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Q: Should I Eat Soy? Part 5
A: The allegation has been made by some of those publishing articles arguing against soy consumption that one of the dangers of consuming soy is that it increases the incidence of Alzheimer’s disease in men. Careful examination of the information, however, leads one to an entirely different conclusion.
The Honolulu Heart Program has been conducting and on-going study of Japanese American men living in Hawaii. During the study, it seemed that men who consumed tofu twice per week during middle age showed the most signs of mental deterioration in later years, including a greater incidence of Alzheimer’s disease.
If tofu indeed increases the risk of Alzheimer’s Disease, then we should expect to see a much greater incidence of Alzheimer’s in Japan, since Japanese men consume much more tofu than Japanese American men living in Hawaii. There are 30,000 tofu shops in Japan.
However, the opposite is true. So, what can account for the findings of this study?
Here is one explanation. People with Alzheimer’s usually have higher levels of aluminum in their brains. There are studies showing a link between increased aluminum consumption and Alzheimer’s. Bill Harris, a physician practicing in Hawaii, had soy products made in Hawaii and those from the mainland U.S. tested for their aluminum levels. The aluminum levels in the products made in Hawaii were found to be significantly higher. Perhaps it is the use of aluminum in the processing of some soy products in Hawaii that accounts for this result. This would make sense, since there are no other links between the consumption of soy products and Alzheimer’s at this time.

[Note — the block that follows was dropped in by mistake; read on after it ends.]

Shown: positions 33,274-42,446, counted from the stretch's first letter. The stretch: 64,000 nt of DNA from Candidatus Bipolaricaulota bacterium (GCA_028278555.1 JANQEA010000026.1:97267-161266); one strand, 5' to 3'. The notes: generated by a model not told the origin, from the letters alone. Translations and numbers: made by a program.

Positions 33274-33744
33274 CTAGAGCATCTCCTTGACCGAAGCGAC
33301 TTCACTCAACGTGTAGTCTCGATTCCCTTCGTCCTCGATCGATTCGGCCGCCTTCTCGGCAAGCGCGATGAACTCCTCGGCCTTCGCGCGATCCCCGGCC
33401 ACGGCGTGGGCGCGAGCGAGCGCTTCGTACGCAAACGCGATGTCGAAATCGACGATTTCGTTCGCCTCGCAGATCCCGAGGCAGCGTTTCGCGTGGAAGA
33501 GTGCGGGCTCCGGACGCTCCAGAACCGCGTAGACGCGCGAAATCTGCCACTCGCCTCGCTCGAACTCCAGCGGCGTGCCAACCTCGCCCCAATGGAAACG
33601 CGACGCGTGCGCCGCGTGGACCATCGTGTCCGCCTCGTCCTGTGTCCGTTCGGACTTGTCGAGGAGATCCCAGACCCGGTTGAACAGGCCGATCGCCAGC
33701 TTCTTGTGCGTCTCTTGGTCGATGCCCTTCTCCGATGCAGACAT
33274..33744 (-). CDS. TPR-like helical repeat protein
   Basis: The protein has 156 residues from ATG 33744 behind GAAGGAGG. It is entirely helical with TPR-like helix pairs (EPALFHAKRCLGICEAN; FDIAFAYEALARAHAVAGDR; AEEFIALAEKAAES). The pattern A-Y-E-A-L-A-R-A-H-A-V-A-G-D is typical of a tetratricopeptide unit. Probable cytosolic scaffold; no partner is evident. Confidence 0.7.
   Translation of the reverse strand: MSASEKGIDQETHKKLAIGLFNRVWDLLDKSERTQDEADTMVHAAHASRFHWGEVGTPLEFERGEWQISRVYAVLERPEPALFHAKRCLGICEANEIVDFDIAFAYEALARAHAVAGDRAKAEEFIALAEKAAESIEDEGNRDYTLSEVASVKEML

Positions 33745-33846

On the other hand, students at Bay Point School have had a very different experience using soy. This is an alternative residential school for students age 13 to 18, most of whom are sent there by the court system. Most of them are academically failing upon entering the school. The school has instituted a vegetarian program that challenges the kids to be vegetarian for one month. Students’ grades, health and energy levels have been increasing. Most have opted to continue their eating habits after the end of the program. And, not one student in the program scored below 85 on their final exam.
So, what we have is one study, the results of which may have been blown entirely out of proportion, especially since there is absolutely no other research or population study that duplicates its result.
Again, I continue to recommend soy as a safe and better alternative to so much animal protein in the diet.